Europe is the number one overseas destination for UK travellers – with over 58 million trips abroad each year.
Naturally, holidaymakers and business travellers have questions about what Brexit means for travelling to EU countries. This latest advice highlights that the UK is now on track to enter a transition period after Brexit on 31 January 2020 and is valid until the end of December 2020.
Travel after 31 January 2020
If Parliament ratifies the Withdrawal Agreement before 31 January 2020, which it is on track to do, the UK will enter a transition period, meaning everything will remain the same and you can continue to travel as you do now until at least the end of December 2020.
Common questions about travel after 31 January 2020
Will flights still operate?
Yes. If a deal is agreed then we will be in a transition period, meaning everything will stay the same until the end of December 2020 and flights will continue as normal.
Will ferries and cruise ships still sail?
Ferry services and cruises will still sail as in any case the majority of the rules under which they operate are not based on EU rules, but are international.
Will my coach journey still operate?
Coaches will still be able to travel to and from the EU, and around EU countries as usual.
Will trains from the UK to the EU still operate?
Trains from the UK to the EU will continue to operate as usual.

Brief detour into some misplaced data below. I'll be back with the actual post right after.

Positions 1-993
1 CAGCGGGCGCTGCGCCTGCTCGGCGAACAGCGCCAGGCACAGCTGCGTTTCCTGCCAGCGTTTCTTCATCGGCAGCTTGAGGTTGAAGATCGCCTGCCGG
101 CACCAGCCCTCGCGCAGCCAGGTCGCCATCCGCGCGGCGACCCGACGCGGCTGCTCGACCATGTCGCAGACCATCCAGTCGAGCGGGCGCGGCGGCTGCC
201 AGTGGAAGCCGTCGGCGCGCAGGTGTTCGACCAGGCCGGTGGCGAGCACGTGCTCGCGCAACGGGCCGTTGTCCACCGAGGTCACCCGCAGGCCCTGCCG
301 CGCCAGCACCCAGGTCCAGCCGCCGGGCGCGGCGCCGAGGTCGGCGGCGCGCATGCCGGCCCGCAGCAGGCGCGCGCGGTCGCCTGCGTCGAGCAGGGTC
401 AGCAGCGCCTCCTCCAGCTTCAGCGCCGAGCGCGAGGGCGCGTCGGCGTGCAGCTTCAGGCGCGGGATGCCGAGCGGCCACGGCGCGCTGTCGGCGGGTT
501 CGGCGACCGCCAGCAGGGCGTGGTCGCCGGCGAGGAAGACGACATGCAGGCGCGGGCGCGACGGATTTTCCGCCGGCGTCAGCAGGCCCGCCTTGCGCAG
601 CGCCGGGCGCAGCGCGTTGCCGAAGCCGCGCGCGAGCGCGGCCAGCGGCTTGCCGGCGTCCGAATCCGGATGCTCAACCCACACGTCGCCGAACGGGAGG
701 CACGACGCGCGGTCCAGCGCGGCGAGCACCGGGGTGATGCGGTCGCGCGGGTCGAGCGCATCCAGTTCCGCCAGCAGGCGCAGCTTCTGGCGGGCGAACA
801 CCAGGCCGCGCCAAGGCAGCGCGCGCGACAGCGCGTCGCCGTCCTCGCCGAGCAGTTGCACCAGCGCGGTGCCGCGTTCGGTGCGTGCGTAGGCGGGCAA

Will I need a visa to travel to the EU after Brexit?
No. UK travellers won’t need a visa to travel to the EU after Brexit.
Should I take out travel insurance to cover Brexit?
The best way to protect your holiday is to book a package – it is then the travel provider’s responsibility to make sure your holiday is provided and to offer an alternative or refund if it cannot be delivered.
It is important that whenever and wherever you travel that you have adequate travel insurance which covers your specific needs, including any known medical conditions or activities you plan to do.
Valid passports can still be used. You do not need to have six months left on your passport to travel to the EU. Your passport does however need to be valid for the whole of your trip.
European Health Insurance Card and travel insurance
The European Health Insurance Card (EHIC) allows any EU citizen to access state medical care when they are travelling in another EU country. In the event of a Brexit deal, UK registered EHICs will still be valid throughout 2020.
ABTA has always advised holidaymakers and business travellers to make sure they have appropriate travel insurance, whether they have an EHIC card or not, as there are limitations to EHIC.
When travelling in the EU and beyond, it is important you take out travel insurance and check that it covers your current circumstances, including any medical conditions. If you have an annual policy, make sure you check the Terms and Conditions and contact your insurance provider if you’re not sure.
Advice on travel insurance can be found here.
As long as you have a full UK driving licence, you don’t currently need an additional licence to drive in the EU. This will not change following 31 January 2020. An International Driving Permit will not be required, and you do not need a GB sticker or a Green Card for car insurance.